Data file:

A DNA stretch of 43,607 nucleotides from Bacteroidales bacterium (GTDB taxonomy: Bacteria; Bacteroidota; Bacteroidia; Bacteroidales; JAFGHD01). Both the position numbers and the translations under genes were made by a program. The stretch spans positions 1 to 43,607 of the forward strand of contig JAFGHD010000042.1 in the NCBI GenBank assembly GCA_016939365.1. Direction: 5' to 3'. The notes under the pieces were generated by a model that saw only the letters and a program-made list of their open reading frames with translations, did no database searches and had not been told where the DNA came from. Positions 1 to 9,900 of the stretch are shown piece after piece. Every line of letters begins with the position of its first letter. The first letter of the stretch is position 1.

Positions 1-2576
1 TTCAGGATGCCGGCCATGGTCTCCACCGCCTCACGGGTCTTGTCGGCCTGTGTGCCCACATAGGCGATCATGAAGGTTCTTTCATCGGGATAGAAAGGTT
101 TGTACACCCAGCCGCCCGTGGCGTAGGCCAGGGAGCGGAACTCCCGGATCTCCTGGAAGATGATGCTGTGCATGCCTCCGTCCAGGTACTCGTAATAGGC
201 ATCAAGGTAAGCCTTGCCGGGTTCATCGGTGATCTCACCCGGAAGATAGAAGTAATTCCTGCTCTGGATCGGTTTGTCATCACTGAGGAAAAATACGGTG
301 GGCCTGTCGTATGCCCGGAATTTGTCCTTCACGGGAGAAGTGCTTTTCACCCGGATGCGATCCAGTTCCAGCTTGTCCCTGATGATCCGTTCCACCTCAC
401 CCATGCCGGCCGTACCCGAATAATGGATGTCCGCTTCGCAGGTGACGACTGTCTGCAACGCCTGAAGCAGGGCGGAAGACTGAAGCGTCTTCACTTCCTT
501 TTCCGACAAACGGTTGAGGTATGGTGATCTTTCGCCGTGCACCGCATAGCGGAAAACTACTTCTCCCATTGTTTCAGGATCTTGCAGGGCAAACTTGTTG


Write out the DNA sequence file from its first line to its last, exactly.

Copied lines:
A DNA stretch of 43,607 nucleotides from Bacteroidales bacterium (GTDB taxonomy: Bacteria; Bacteroidota; Bacteroidia; Bacteroidales; JAFGHD01). Both the position numbers and the translations under genes were made by a program. The stretch spans positions 1 to 43,607 of the forward strand of contig JAFGHD010000042.1 in the NCBI GenBank assembly GCA_016939365.1. Direction: 5' to 3'. The notes under the pieces were generated by a model that saw only the letters and a program-made list of their open reading frames with translations, did no database searches and had not been told where the DNA came from. Positions 1 to 9,900 of the stretch are shown piece after piece. Every line of letters begins with the position of its first letter. The first letter of the stretch is position 1.

Positions 1-2576
1 TTCAGGATGCCGGCCATGGTCTCCACCGCCTCACGGGTCTTGTCGGCCTGTGTGCCCACATAGGCGATCATGAAGGTTCTTTCATCGGGATAGAAAGGTT
101 TGTACACCCAGCCGCCCGTGGCGTAGGCCAGGGAGCGGAACTCCCGGATCTCCTGGAAGATGATGCTGTGCATGCCTCCGTCCAGGTACTCGTAATAGGC
201 ATCAAGGTAAGCCTTGCCGGGTTCATCGGTGATCTCACCCGGAAGATAGAAGTAATTCCTGCTCTGGATCGGTTTGTCATCACTGAGGAAAAATACGGTG
301 GGCCTGTCGTATGCCCGGAATTTGTCCTTCACGGGAGAAGTGCTTTTCACCCGGATGCGATCCAGTTCCAGCTTGTCCCTGATGATCCGTTCCACCTCAC
401 CCATGCCGGCCGTACCCGAATAATGGATGTCCGCTTCGCAGGTGACGACTGTCTGCAACGCCTGAAGCAGGGCGGAAGACTGAAGCGTCTTCACTTCCTT
501 TTCCGACAAACGGTTGAGGTATGGTGATCTTTCGCCGTGCACCGCATAGCGGAAAACTACTTCTCCCATTGTTTCAGGATCTTGCAGGGCAAACTTGTTG